As reported yesterday, there is continuing coverage of the fast food workers’ strikes planned in over 100 U.S. cities tomorrow.

Chicago mayor Rahm Emanuel took the first step towards securing a higher minimum wage this week by signing an executive order requiring Chicago contractors and subcontractors to pay workers $13/hour. The order is only expected to affect about 1,000 of the approximately 400,000 workers who make the minimum wage in Chicago. Emanuel has proposed an ordinance that would raise the entire city’s minimum wage to $13/hour by 2018; a vote on that ordinance is expected after the November elections.

The Wall Street Journal reports that the U.S. government announced a joint initiative with the government of Myanmar to improve labor standards there and help U.S. companies avoid labor market pitfalls while investing. The U.S. eased economic sanctions against the country in 2012. Myanmar is looking to update its labor laws to encourage foreign investment, after “[h]uman rights groups and foreign governments, including the U.S., have [expressed concern] over alleged human rights violations, including allegations of forced and underage labor in [Myanmar’s] underdeveloped economy.”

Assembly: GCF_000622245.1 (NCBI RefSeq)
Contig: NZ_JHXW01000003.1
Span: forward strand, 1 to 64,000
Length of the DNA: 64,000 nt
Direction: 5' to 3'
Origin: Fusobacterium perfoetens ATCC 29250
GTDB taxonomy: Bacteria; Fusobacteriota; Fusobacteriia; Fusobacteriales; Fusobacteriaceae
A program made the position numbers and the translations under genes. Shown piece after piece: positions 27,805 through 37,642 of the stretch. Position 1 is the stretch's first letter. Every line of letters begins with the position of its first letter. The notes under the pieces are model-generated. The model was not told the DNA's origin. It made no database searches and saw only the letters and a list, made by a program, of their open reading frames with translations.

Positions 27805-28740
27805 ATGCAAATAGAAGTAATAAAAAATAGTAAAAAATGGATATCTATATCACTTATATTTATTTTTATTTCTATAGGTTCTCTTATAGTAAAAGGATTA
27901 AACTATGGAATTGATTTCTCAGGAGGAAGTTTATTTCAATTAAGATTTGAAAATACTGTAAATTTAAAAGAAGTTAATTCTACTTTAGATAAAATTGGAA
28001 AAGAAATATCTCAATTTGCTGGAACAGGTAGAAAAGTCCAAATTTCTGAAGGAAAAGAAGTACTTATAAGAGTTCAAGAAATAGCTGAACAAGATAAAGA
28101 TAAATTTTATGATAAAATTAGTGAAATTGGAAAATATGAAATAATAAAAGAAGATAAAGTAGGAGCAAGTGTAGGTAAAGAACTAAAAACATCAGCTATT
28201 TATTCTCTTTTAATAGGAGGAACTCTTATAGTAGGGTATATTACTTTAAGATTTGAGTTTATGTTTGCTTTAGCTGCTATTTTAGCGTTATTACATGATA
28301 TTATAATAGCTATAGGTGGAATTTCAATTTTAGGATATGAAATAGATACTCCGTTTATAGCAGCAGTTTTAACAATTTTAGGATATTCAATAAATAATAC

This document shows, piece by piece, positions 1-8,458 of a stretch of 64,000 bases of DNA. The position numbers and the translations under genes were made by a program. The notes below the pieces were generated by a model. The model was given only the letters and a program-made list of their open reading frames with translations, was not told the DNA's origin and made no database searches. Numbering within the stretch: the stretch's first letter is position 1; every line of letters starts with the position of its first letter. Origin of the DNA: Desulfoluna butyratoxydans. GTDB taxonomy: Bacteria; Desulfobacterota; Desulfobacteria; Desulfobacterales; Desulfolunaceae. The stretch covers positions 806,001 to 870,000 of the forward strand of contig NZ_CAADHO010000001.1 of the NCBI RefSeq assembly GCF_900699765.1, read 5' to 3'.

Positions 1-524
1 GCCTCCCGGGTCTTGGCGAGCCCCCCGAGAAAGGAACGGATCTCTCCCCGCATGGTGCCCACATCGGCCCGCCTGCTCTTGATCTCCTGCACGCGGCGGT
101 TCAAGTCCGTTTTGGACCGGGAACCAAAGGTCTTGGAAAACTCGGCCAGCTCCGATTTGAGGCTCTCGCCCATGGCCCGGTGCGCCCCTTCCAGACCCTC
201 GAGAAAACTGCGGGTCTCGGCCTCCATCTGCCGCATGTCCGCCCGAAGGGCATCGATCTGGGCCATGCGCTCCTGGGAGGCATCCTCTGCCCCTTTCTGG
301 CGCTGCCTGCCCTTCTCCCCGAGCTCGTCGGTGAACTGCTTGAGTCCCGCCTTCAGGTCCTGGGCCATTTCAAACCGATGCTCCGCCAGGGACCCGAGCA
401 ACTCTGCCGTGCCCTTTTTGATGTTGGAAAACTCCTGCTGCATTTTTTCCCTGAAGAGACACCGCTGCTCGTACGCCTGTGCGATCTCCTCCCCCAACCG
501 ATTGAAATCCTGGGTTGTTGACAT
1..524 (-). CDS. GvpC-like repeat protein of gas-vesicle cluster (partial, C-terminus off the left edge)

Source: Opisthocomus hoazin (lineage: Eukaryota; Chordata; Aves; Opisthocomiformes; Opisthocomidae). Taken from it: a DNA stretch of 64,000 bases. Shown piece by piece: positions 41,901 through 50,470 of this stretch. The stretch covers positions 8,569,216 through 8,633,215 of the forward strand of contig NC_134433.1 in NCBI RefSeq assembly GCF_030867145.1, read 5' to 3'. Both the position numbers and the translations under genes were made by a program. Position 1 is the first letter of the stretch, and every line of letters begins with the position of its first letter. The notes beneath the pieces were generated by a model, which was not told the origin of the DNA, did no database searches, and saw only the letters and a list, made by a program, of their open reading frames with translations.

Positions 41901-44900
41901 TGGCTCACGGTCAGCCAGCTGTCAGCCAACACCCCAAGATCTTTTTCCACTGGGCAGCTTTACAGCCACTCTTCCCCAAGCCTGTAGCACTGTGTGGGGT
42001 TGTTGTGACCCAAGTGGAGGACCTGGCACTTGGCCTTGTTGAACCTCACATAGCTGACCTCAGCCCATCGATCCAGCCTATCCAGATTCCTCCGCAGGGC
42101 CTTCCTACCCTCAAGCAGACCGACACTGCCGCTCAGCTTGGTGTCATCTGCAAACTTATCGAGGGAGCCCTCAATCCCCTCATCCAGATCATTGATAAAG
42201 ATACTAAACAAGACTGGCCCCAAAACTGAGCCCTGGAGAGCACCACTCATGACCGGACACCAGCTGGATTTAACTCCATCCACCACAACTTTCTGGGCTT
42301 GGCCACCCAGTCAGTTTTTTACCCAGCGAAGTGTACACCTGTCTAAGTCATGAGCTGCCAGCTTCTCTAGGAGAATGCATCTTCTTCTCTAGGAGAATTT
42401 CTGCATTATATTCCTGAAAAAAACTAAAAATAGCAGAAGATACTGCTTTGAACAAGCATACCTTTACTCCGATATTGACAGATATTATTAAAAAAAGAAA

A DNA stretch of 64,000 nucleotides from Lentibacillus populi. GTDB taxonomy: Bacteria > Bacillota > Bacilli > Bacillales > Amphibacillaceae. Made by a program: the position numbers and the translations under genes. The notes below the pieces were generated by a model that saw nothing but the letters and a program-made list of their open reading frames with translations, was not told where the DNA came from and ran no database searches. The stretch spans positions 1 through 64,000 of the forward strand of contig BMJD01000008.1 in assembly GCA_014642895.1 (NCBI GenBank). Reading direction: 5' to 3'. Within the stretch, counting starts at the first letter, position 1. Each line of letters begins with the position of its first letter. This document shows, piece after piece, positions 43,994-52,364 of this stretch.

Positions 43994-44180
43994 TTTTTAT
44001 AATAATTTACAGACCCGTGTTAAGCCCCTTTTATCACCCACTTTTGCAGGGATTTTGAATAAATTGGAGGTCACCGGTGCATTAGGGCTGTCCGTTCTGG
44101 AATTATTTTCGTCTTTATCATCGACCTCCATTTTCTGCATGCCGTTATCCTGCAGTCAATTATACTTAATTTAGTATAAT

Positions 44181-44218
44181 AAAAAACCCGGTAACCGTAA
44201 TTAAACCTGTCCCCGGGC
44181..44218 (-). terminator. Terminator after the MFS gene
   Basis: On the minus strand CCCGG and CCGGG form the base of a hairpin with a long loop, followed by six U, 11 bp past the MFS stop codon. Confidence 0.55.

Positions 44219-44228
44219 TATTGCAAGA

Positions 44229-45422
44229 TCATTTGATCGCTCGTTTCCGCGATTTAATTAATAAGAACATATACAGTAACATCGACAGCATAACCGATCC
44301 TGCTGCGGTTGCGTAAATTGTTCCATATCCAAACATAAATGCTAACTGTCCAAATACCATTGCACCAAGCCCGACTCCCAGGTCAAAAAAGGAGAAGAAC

The New York Times reports that a new OECD report found that the current high unemployment rates in much of the developed world are the result of the slow economic recovery, rather than a lack of skilled workers. According to the article, “The findings could hold significant implications for policy makers aiming to reduce unemployment, while adding fuel to arguments of economists who say that eurozone governments need to abandon austerity budgeting and instead take steps to stimulate their economies.”

Thomas Edsall writes on the New York Times opinion page that political polarization has damaged our ability to examine objectively the root causes of poverty. He argues that doing so is necessary to mount a united domestic response to poverty and inequality, problems which, because of a globalizing workforce, are becoming increasingly harder for American to remedy unilaterally.